>
        >
        > Out of curiosity, could you write a little bit about why you don't
        > like the NuVinci? The next time I rebuild my rear wheel, I've thought
        > about going that route.
        >
      • jtrops
        It goes to show that there is no one cargo build that is perfect for everyone. I love my Nuvinci, and I can understand why you don t. If I had the problems
        Message 3 of 16 , Apr 1, 2011
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          It goes to show that there is no one cargo build that is perfect for everyone. I love my Nuvinci, and I can understand why you don't. If I had the problems you are describing I would be putting my derailleur back on in a heartbeat.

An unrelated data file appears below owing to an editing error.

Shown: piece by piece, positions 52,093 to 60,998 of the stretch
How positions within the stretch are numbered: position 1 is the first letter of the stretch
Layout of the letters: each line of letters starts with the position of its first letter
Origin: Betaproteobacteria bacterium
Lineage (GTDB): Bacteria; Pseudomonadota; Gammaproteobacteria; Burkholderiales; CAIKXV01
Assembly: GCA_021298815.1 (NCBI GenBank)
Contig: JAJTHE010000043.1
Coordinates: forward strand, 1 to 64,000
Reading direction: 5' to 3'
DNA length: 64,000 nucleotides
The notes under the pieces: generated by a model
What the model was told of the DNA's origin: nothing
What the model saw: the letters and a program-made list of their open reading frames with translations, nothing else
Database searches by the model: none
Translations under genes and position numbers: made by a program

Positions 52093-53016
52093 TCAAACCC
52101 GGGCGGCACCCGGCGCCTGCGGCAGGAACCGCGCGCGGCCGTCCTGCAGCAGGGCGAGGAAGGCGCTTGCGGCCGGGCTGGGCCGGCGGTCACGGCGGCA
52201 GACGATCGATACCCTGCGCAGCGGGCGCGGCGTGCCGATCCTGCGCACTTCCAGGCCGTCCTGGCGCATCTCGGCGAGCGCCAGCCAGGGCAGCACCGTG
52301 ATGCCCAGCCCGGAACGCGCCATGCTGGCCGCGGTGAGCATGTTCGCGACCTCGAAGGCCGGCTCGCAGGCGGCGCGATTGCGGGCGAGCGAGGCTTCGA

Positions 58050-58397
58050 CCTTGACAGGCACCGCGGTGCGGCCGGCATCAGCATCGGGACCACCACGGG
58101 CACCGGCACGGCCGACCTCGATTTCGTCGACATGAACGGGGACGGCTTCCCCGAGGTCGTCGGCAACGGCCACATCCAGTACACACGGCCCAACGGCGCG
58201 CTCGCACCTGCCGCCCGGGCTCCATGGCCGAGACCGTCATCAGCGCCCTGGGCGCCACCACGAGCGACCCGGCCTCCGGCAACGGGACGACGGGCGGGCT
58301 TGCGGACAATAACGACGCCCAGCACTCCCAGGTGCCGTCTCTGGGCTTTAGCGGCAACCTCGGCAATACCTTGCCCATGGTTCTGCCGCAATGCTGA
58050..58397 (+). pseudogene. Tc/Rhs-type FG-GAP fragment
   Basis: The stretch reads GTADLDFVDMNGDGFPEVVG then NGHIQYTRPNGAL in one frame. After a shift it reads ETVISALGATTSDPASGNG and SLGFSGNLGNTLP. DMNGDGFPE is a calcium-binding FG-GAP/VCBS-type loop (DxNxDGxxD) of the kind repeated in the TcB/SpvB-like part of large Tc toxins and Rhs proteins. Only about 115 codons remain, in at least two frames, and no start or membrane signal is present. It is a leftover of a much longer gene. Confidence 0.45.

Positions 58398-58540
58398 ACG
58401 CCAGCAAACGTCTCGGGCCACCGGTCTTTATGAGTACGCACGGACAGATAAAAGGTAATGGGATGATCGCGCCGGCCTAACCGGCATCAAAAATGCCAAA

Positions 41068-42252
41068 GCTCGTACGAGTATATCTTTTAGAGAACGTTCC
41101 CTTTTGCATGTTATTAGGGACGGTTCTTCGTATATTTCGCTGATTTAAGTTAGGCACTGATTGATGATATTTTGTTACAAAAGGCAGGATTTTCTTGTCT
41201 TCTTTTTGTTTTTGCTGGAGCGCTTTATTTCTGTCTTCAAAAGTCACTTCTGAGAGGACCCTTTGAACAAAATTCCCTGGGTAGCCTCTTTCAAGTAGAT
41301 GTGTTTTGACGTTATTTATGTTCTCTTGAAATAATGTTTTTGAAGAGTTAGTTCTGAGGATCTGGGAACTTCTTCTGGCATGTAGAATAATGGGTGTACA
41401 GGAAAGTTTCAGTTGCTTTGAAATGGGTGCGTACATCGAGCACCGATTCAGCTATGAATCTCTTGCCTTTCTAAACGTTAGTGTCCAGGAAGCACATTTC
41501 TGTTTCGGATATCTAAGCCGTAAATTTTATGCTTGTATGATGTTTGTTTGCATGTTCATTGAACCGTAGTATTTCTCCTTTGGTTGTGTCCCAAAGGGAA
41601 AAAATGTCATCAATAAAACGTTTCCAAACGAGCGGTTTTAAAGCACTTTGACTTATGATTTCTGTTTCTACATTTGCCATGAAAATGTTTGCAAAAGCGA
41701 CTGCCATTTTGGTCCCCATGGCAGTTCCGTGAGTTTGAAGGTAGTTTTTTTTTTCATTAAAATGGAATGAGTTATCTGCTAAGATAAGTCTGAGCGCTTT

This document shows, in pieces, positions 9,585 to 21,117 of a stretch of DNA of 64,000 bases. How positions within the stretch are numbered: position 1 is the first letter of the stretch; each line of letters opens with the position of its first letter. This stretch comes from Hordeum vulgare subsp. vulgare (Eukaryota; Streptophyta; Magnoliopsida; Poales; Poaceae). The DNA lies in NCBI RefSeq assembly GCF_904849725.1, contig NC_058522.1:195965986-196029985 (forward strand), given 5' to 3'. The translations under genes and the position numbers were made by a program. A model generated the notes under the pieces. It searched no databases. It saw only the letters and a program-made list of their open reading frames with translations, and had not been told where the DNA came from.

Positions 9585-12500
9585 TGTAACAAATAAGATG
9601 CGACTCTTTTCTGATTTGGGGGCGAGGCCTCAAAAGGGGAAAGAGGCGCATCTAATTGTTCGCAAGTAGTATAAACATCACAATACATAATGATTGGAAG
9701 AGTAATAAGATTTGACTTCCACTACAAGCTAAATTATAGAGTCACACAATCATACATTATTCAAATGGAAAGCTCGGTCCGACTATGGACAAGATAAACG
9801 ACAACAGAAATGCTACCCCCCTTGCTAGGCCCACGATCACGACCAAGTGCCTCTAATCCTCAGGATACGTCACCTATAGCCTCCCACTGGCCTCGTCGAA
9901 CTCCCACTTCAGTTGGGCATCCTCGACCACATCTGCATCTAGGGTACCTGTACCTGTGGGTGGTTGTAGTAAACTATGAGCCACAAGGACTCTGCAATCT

That's interesting I never heard the "spring" simile. I have the older hub, and I can say that I have never experienced anything like what you are describing. My experience with Shimano hubs has been that you have to back pedal before you shift, or you will wear out the gears and pawls very quickly. The older SA hubs won't even shift in many cases unless you back pedal. The Nuvinci that I have shifts when I let up on the pressure, I don't even have to back pedal. In fact I would say that the sensation is almost exactly like the amount you have to relax the pressure to get a crisp shift from a derailleur. I know that chain shifting systems have gotten much better at shifting under load, but they still work better when you relax the pressure a bit. The only time I can feel the fluid in hub is when I'm in the absolute lowest gear. If I dial it up even a hair from that position it feels solid. I should say that in the lowest gear I can almost hear the hub if it's a very quiet stretch of road, but it still feels positive and fully engaged.